A love that serves

Husband, wife risk their lives for community


Parker Nolan

Victoria and Ted Fritzler met at the scene of a car accident nine years ago. Today they are married and raise two kids in Fairview.

Theirs was an accidental meeting. Literally.

Victoria Armendariz, just a rookie police officer, watched as two cars collided during a routine patrol. She ran to the scene. Soon, more police and the ambulance arrived, collecting information and aiding the injured passenger, a Spanish speaker. Paramedic Ted Fritzler could not communicate to his patient as he supported the man’s fragile body with a neck brace. Victoria was in awe of the chaos.

“Can you assist me?” Ted said. “I need you to translate for me.”

It was a coincidence. Victoria turned her focus to the patient and acted as a translator for the paramedic and the injured man, blood gushing out of his nose. Fully immersed in the accident, she did not think twice about the paramedic.

If she was not a police officer in training, if she was not a Spanish speaker, and if she had not been driving down that road at the exact moment of the accident, she would not have met him.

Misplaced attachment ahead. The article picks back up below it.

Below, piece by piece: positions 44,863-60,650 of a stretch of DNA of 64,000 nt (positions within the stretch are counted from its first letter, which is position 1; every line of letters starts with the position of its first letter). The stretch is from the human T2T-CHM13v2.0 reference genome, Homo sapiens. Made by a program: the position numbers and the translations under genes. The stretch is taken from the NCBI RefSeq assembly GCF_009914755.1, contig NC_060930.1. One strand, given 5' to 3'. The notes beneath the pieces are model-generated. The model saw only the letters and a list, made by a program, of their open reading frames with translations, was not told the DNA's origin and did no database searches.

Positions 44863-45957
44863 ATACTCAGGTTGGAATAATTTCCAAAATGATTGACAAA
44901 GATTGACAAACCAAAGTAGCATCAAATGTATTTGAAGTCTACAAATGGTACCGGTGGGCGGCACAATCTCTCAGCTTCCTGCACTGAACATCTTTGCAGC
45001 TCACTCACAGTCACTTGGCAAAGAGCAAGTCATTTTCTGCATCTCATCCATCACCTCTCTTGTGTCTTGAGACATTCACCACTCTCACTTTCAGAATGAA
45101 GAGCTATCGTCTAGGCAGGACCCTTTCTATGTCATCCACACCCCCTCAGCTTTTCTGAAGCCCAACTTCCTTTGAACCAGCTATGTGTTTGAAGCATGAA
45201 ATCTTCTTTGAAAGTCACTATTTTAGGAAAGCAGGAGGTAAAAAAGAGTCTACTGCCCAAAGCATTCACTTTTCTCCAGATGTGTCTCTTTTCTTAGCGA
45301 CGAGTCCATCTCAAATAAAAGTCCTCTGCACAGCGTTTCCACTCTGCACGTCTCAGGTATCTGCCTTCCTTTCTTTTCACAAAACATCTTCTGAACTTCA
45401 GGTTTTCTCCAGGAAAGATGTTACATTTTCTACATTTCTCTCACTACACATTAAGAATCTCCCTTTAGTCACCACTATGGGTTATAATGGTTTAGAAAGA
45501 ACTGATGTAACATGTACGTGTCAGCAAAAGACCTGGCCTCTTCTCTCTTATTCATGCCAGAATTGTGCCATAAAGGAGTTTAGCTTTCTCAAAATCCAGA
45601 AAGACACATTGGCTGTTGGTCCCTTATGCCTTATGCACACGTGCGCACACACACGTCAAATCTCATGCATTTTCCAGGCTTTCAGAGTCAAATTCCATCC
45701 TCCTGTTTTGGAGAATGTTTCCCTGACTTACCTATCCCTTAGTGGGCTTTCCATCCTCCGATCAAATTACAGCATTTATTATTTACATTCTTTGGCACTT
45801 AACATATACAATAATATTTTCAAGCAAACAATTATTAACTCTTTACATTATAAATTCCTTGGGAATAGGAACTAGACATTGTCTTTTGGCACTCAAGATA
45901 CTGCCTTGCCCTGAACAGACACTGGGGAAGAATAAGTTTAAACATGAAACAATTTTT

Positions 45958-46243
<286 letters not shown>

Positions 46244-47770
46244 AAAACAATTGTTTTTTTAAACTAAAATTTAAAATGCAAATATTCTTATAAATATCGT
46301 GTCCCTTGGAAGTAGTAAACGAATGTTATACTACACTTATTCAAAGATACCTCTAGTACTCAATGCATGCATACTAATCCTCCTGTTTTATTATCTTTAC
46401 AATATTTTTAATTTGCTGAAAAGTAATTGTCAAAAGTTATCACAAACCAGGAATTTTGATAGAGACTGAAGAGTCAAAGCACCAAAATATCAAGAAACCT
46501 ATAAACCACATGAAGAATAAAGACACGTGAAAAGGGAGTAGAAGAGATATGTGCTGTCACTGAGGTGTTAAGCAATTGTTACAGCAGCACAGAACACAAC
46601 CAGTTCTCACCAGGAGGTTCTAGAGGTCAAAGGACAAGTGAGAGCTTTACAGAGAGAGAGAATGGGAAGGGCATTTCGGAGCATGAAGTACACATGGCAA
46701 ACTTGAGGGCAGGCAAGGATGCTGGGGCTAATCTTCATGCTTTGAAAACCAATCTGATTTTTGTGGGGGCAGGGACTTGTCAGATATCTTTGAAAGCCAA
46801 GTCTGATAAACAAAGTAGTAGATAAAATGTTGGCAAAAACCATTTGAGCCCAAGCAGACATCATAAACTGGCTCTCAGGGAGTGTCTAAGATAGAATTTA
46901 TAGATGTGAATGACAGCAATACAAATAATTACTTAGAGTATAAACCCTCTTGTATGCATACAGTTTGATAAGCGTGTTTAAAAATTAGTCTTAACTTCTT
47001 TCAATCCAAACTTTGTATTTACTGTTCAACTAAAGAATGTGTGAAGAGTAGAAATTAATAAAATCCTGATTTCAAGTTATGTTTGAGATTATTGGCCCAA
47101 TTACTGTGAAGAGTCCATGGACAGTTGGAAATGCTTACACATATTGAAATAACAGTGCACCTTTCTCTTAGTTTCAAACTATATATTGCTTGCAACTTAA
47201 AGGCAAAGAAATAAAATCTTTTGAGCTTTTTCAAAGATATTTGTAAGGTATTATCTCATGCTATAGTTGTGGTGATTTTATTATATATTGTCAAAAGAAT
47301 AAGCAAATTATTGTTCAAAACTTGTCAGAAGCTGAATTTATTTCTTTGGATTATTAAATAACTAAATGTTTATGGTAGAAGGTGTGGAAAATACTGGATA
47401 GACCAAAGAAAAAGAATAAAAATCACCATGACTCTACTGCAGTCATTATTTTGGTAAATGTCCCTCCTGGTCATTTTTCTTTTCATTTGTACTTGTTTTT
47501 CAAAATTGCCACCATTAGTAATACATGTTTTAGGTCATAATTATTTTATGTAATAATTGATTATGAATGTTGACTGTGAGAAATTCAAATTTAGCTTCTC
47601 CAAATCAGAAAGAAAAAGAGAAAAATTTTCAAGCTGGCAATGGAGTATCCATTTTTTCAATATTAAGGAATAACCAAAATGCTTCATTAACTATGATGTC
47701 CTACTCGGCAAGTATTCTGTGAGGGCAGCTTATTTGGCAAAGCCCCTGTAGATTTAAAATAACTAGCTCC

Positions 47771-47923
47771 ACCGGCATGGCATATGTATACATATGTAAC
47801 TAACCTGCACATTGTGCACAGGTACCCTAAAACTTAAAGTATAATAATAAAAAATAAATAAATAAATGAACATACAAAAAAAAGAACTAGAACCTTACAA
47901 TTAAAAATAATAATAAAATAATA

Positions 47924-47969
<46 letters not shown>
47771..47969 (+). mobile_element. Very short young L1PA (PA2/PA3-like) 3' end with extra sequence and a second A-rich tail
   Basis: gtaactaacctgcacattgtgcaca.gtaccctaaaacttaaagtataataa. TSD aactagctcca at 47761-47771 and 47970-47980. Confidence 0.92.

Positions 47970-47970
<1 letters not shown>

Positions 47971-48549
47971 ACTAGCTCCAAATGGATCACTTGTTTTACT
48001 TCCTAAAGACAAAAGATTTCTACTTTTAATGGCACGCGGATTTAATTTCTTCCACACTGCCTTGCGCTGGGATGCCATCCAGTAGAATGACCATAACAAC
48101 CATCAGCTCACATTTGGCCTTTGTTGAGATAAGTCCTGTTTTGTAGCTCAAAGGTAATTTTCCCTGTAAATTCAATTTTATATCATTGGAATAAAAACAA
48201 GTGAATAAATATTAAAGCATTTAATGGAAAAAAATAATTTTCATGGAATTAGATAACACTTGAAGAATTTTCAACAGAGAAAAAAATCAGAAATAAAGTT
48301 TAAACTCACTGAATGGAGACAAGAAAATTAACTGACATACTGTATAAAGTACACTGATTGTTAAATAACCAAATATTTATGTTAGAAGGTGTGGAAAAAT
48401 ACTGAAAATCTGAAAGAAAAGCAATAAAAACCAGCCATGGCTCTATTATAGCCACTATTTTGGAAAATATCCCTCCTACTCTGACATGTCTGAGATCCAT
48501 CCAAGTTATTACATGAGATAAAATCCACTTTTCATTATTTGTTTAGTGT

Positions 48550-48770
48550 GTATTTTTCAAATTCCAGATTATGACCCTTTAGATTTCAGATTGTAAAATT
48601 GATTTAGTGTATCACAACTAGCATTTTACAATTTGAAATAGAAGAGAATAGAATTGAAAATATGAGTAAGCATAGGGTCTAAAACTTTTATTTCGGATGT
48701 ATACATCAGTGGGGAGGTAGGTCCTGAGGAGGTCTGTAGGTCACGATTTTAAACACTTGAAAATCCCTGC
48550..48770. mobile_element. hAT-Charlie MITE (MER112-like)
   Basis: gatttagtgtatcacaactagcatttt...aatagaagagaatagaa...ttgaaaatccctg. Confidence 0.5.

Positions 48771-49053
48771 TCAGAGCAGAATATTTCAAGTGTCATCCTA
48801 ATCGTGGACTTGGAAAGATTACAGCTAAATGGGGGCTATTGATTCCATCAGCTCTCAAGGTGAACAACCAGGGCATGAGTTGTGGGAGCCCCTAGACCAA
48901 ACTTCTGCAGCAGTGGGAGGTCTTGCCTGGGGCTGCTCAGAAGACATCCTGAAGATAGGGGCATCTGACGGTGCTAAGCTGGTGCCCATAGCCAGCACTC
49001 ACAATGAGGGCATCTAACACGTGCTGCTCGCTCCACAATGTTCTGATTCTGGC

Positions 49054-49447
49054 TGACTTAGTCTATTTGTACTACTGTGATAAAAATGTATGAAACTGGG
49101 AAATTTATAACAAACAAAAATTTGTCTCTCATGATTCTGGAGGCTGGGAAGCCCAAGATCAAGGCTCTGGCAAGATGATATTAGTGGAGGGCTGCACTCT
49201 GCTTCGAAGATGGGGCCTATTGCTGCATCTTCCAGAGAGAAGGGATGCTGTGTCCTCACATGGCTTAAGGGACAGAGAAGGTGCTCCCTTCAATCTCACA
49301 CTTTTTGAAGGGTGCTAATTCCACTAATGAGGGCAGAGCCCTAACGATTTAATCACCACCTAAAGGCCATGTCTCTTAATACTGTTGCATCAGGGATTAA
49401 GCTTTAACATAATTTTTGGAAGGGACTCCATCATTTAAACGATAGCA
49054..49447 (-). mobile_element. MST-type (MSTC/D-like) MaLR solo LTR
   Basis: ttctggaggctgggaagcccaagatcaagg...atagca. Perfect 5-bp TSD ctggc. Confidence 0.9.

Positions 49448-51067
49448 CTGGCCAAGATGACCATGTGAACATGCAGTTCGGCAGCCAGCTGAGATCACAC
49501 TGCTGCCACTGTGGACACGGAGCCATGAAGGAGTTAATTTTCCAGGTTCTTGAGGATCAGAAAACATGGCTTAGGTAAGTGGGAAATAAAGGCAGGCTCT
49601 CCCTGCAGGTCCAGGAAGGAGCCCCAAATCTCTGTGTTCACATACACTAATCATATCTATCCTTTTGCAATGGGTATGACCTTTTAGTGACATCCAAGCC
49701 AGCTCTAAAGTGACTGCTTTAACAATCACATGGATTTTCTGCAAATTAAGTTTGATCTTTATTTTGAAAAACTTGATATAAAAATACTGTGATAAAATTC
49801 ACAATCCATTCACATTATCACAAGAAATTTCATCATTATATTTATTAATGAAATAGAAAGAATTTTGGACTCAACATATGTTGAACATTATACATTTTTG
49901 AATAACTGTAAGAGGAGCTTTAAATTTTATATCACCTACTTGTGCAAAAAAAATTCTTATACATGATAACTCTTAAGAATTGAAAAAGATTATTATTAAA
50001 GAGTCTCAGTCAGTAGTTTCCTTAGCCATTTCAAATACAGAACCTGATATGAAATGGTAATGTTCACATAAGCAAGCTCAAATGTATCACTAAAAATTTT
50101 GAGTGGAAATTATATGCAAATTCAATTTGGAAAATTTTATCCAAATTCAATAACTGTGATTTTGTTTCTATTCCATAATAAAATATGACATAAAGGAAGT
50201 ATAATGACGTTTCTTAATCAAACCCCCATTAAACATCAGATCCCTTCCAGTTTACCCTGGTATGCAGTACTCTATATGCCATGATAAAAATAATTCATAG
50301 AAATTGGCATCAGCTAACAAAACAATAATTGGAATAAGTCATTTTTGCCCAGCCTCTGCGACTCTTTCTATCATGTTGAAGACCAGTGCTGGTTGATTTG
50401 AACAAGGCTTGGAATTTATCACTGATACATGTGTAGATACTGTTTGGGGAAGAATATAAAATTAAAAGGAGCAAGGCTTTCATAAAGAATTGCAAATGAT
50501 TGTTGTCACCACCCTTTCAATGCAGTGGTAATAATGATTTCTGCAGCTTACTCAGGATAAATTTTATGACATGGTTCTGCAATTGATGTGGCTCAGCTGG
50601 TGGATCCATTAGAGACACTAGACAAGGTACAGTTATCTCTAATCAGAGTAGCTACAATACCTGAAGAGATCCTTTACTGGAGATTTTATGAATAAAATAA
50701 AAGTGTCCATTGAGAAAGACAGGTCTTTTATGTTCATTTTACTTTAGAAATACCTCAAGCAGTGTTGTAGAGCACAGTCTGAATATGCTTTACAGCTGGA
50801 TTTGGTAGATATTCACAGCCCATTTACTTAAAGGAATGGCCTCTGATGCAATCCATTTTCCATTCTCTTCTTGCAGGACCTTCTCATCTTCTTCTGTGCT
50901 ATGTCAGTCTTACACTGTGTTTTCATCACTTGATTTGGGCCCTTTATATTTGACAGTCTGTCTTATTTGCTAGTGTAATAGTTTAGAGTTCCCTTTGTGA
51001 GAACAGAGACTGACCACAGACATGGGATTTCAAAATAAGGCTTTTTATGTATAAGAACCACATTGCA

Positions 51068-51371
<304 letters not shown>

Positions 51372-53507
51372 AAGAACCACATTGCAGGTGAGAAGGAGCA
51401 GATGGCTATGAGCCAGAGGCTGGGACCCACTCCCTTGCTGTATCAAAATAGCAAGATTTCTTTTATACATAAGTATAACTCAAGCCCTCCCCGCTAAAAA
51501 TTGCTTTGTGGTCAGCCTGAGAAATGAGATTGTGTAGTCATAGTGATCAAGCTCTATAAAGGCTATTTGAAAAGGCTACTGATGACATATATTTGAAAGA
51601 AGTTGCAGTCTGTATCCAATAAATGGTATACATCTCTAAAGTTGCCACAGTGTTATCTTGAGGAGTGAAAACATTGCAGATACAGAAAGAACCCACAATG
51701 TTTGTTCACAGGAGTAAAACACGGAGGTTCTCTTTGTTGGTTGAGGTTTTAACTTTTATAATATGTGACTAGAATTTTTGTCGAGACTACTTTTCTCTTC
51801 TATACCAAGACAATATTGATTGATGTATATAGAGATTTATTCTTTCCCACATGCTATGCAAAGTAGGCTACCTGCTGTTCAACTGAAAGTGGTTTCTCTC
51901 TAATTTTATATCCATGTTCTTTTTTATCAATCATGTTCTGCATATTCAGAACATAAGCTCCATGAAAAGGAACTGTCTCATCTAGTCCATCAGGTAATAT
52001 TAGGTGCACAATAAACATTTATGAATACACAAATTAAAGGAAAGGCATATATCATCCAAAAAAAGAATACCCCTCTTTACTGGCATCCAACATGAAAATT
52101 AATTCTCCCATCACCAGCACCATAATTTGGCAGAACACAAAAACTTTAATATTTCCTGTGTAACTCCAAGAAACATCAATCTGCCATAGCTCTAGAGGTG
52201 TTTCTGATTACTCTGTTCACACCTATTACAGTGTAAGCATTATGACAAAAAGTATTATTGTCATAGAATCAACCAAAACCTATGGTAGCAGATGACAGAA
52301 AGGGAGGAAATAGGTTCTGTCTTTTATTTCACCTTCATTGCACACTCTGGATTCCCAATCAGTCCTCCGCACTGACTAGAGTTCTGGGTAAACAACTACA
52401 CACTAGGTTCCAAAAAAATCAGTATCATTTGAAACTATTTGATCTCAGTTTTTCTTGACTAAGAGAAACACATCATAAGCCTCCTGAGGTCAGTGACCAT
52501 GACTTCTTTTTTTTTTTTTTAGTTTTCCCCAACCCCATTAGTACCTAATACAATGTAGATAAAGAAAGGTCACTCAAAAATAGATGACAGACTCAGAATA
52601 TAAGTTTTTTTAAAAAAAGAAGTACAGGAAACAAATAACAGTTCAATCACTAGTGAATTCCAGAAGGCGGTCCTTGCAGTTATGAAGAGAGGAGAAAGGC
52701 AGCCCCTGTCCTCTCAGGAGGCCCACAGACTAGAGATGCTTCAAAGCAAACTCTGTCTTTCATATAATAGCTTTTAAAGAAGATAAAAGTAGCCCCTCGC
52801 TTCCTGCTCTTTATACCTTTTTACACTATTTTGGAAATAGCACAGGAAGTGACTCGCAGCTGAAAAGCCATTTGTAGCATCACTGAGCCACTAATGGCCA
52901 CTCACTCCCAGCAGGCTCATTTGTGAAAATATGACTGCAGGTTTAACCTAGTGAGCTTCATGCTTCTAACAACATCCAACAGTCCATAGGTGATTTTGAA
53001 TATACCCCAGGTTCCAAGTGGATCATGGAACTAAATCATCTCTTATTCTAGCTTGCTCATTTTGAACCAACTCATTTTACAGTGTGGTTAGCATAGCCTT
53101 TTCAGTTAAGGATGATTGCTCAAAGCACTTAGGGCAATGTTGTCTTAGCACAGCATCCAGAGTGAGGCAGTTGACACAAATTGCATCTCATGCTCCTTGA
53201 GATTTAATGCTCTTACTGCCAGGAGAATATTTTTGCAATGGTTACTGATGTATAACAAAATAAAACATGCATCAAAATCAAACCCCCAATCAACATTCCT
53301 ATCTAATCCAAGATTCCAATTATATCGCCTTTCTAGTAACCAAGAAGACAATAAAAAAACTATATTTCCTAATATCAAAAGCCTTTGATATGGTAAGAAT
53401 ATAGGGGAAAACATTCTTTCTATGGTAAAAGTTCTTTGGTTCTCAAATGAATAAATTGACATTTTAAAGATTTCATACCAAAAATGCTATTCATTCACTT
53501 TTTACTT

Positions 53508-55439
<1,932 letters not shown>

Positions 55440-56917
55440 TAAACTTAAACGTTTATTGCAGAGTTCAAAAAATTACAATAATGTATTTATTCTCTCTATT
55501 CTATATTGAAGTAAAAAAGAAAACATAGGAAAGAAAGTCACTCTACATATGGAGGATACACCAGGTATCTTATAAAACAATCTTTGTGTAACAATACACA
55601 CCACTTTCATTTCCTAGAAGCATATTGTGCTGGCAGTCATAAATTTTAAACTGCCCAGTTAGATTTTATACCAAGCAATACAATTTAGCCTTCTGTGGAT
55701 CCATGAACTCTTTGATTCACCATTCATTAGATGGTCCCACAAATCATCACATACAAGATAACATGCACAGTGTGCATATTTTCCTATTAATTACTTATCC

But that was not the day they fell in love. Nine years ago, that was the day they met.

School resource officer Victoria Fritzler now spends her day at the high school, keeping the campus a safe place for students. She watches during lunches and assists administration when needed. Victoria knew she wanted to be a police officer when she was a senior in high school but didn’t follow through until years later.

“It took me until I was 29 before I realized I needed to just get it done because life happens after high school, and I had my son,” Victoria said. “I just decided I was going to put myself through the police academy.” 

Parker Nolan
Officer Victoria Fritzler works at the high school and provides a safer environment for students.

Victoria said her career in Fairview came through “a blessing.” She was in the academy when a Fairview officer arrived in search of a Spanish speaker. She had a job offer before she finished police academy training.

It was through her time on duty that she got to know Ted Fritzler, the man she encountered at the scene of the accident.

“Obviously, I thought she was beautiful when I first saw her,” said Ted, now captain of Fairview Fire Station 2.

Victoria said she did not notice Ted until they met again on the street. Ted saw Victoria directing traffic and offered her a stop sign to help her. Later that day, they saw each other at the station. That was when their lives changed.

“Once we got back to the station, I saw her and basically asked her out,” Ted said. “I was surprised that she was willing to because she is out of my league.”

They dated until the day they married, three years later, on Sept. 10, 2011, a date they easily remember because of its consecutive numbers: 9/10/11. Ted said experiencing similar work demands brings the couple closer.

“It gives us something in common to talk about,” Ted said. “We can both relate to the stress of the job. It is good to have somebody who understands that stress to be able to vent or talk about things that we see or do.”